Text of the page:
“Be careful of the sofa arms.” Edgar cautioned the movers as the pair approached his front door. With the sofa in place of the old chairs he typically dragooned from the dining room, now each member of the philosophy discussion group would have comfortable seat. They could sit and discuss reality in comfort. No one would be forced into hard-backed chairs.
Edgar had bought the mauve sofa at an estate sale. He didn’t care about the pale lavender color. He cared only about the price and its comfortable fit to the back. Only one hundred dollars for the high-backed sofa was a steal.
“There,” he pointed to the pair of wooden chairs. “Move them into the dining room and put the sofa there.”
Once the movers finished, Edgar mixed himself a frosty pitcher of whiskey sours. He set the pitcher and highball glass on the side table and sank deeply into the thick cushions of his new sofa. He scrunched around; the cushions learning his shape. He leaned back and flicked on the TV. Reruns of “My Favorite Martian” played. He finished one drink then another, gradually dozing off.
Edgar awoke with a start. An alien, who looked just like Uncle Martin with a metallic antenna rising from his head said to Edgar, “Rise. I must have food.”
“What?” Edgar asked, sitting up, rubbing sleep out from his eyes. “What are you talking about?”
“Rise, so that I may consume food,” the alien ordered.
Edgar stood and looked back at the sofa. “I don’t see any food here.”
“I speak of the lavender steak you sit upon, Earthling.”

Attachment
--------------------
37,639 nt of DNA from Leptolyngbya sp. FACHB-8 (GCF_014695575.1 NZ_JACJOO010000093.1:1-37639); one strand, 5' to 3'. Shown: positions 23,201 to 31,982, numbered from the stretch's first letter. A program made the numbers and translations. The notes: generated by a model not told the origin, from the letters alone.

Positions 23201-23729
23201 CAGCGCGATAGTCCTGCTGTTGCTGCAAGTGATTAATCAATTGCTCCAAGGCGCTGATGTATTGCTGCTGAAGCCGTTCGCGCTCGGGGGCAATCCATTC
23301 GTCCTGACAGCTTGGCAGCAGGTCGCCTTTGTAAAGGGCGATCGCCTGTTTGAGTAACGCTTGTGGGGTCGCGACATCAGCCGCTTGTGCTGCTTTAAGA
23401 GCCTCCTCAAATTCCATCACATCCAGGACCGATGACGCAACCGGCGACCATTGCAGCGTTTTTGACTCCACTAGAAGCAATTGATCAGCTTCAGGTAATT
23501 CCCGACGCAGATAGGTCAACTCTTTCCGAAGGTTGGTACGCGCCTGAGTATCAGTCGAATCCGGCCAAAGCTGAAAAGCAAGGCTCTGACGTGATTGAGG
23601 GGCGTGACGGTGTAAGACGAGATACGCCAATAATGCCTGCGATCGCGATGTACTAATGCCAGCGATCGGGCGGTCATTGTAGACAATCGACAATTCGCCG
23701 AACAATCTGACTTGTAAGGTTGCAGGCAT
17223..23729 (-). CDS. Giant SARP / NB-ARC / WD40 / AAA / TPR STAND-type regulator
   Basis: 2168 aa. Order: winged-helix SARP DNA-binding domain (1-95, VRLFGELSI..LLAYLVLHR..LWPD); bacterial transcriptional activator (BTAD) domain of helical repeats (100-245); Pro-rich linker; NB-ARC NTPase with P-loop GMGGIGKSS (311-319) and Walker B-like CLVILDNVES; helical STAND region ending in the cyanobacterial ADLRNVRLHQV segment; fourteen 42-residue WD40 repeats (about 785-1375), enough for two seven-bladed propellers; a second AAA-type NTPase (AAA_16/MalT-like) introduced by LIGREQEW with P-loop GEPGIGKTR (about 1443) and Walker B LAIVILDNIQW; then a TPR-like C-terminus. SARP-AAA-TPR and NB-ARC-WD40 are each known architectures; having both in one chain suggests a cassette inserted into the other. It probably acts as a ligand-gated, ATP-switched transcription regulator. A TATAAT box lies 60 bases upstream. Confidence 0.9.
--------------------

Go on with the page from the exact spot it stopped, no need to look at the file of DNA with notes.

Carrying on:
The alien’s antennae vibrated. “I crave electromagnetic waves of 450 nanometers.”
He was dumbfounded. The alien repeated, “Move. I must eat.”
Edgar wiped his eyes again. “This is something to sit on, not to eat! I just bought it.”
The alien knocked Edgar to the side. Pitch black rays emanated from the alien’s eyes.
Edgar watched with astonishment as his mauve sofa lost its special brilliance. In seconds, the sofa was an impenetrable ebony.
Apparently sated, the alien turned its baleful ray upon the still groggy Edgar. He collapsed back onto the sofa.
Much later, Edgar awoke with a splitting headache. Wincing, he noted that the pitcher and his highball glass were both empty.
What an outrageous dream, he thought. His eyes widened with insight, grabbing his notepad for tonight’s Philosophy meeting he wrote,
One sees an object according to his use of it. Another sees it according to its different use of it. The underlying reality is the same, but different uses make for different realities.